Beast in a bag This one has tomatillos, figs, apple and onion in it.
I’VE BEEN ON a sort of culinary quest lately. How do you cook large bits of venison without drying the meat out?
Then a friend mentioned that she always cooks roast chicken in a bag because she doesn’t like it drying out, and that conversation must have stuck in my head. Why not use a bag as a way to conserve and add extra moisture and flavour to a piece of venison while it cooks? There were a few bits of leftover deer that I thought could be appropriate for an oven bag experiment.
When it comes to experimenting with food, it’s all about what’s available at the time. At this particular time we were sidestepping buckets of ripe figs, tomatillos and apples donated by generous neighbours, and all these things came together in one gallant rush.
I took a front leg out of the freezer. My Dearly Beloved sawed the thing in half so that it would fit in the oven bag, and I began arranging fruits and vegetables around the meat with gay abandon.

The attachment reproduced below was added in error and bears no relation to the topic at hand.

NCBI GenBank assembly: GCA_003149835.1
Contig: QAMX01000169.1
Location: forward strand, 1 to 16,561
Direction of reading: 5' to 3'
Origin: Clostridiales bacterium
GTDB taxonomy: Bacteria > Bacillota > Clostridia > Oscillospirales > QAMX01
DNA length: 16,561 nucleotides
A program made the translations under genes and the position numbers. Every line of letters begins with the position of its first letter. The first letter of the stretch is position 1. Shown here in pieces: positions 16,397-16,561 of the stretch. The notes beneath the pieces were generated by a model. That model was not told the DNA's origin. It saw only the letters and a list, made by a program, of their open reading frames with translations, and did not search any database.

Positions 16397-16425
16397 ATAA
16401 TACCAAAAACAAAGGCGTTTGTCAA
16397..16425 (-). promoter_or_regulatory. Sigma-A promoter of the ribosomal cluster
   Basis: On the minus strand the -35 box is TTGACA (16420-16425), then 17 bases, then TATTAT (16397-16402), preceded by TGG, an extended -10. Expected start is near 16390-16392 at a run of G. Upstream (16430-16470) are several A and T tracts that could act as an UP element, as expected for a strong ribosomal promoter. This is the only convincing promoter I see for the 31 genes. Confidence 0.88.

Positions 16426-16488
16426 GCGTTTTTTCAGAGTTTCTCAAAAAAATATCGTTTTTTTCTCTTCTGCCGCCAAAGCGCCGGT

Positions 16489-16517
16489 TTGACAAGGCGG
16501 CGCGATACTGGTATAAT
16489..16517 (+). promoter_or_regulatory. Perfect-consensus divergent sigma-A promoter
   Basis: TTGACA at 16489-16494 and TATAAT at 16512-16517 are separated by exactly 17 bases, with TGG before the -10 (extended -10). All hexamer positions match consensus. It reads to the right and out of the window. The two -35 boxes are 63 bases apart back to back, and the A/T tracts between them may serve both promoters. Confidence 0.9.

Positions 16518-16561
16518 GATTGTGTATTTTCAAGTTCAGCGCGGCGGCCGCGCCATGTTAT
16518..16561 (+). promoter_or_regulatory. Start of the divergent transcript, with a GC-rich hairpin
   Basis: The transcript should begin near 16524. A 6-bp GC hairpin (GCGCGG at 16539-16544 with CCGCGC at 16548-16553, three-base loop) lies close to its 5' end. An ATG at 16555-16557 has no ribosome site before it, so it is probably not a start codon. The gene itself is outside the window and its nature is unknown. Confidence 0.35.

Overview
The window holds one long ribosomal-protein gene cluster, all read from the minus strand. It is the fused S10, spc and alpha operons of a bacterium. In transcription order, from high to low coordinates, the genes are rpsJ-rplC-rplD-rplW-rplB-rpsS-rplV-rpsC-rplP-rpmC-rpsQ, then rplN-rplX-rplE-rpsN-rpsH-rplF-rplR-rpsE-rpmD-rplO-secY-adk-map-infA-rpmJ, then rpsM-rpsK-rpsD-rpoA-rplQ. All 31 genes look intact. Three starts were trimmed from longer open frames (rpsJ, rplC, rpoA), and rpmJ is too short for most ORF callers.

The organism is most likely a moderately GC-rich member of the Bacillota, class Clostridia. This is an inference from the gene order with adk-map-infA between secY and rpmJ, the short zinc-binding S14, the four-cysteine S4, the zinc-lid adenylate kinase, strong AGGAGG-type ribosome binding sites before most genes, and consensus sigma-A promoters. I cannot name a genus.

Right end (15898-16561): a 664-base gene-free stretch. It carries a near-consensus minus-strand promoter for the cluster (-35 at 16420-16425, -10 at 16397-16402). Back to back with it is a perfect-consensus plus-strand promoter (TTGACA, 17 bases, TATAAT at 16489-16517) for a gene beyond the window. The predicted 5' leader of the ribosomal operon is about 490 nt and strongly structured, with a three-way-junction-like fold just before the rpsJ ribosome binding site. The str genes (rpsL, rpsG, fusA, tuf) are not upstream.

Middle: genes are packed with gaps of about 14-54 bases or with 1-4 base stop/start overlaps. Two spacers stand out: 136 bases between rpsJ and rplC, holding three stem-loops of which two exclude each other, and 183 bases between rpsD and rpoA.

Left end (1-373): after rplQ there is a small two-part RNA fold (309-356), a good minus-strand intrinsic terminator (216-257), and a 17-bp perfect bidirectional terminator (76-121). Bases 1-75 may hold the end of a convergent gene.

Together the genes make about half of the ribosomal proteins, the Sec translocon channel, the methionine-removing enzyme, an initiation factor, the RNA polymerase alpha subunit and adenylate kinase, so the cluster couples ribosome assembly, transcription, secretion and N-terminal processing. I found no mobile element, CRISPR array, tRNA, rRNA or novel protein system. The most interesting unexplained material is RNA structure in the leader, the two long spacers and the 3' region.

Initially, my idea was to have ‘before’ and ‘after’ shots of the dish but unfortunately (that is, unfortunate only for the purposes of digital recording, not for diners) the fruits so daintily arranged around the bones fell apart and turned to mush. This unexpectedly created the perfect base for a sumptuous, delicate, fruit-flavoured gravy. The figs, apples and tomatillos had done a fine first job as a steam baste for the meat - all I had to do was add a bit of cornflour - and their juices had a second life as gravy. 1.5-2kg venison 4 tbsp olive oil ■ ¼ cup red wine or cider or white wine vinegar 1 tsp mustard powder 1 tsp of paprika or 1 tsp cumin ½ tsp salt ■ ½ tsp freshly ground black pepper ■ 2 heaped tsp of dried herbs – I used oregano and rosemary 1 apple 4 cloves garlic, peeled 1 stick celery ■ Optional: figs, tomatillos, cherry tomatoes Cornflour Milk Preheat the oven to 200°C. Put the venison into a large oven bag and place in a roasting dish. Mix the oil, vinegar, mustard powder, paprika or cumin, salt, pepper and dried herbs in a jug, then pour over the meat inside the bag, coating the pieces as best you can. Cut the apple into quarters and chop a stick of celery into 4-5 pieces, then add these and the garlic to the bag. If you have figs, tomatillos or cherry tomatoes, add 4-6 of each. Securely tie up the bag with the plastic tie provided and bake for 1 hour. Remove from the oven. Taking extreme care, turn the bag over so you redistribute the juices onto the other side of the meat. You can also open the bag at this stage and add chunks of vegetables like parsnip, kumara, potato, beetroot, carrot and pumpkin. Be very careful opening the oven bag as the steam from the juice comes rushing out and can cause nasty burns (I speak from experience, so be warned!). Bake for a further 30-45 minutes, then open the bag and drain off the liquid into a small pot. Add 1 tbsp of cornflour mixed in 3-4 tbsp of cold milk for every cup of meat juice you pour off. Slowly bring to a simmer, until thick. Add a dash of cream if you like your gravy creamy. ■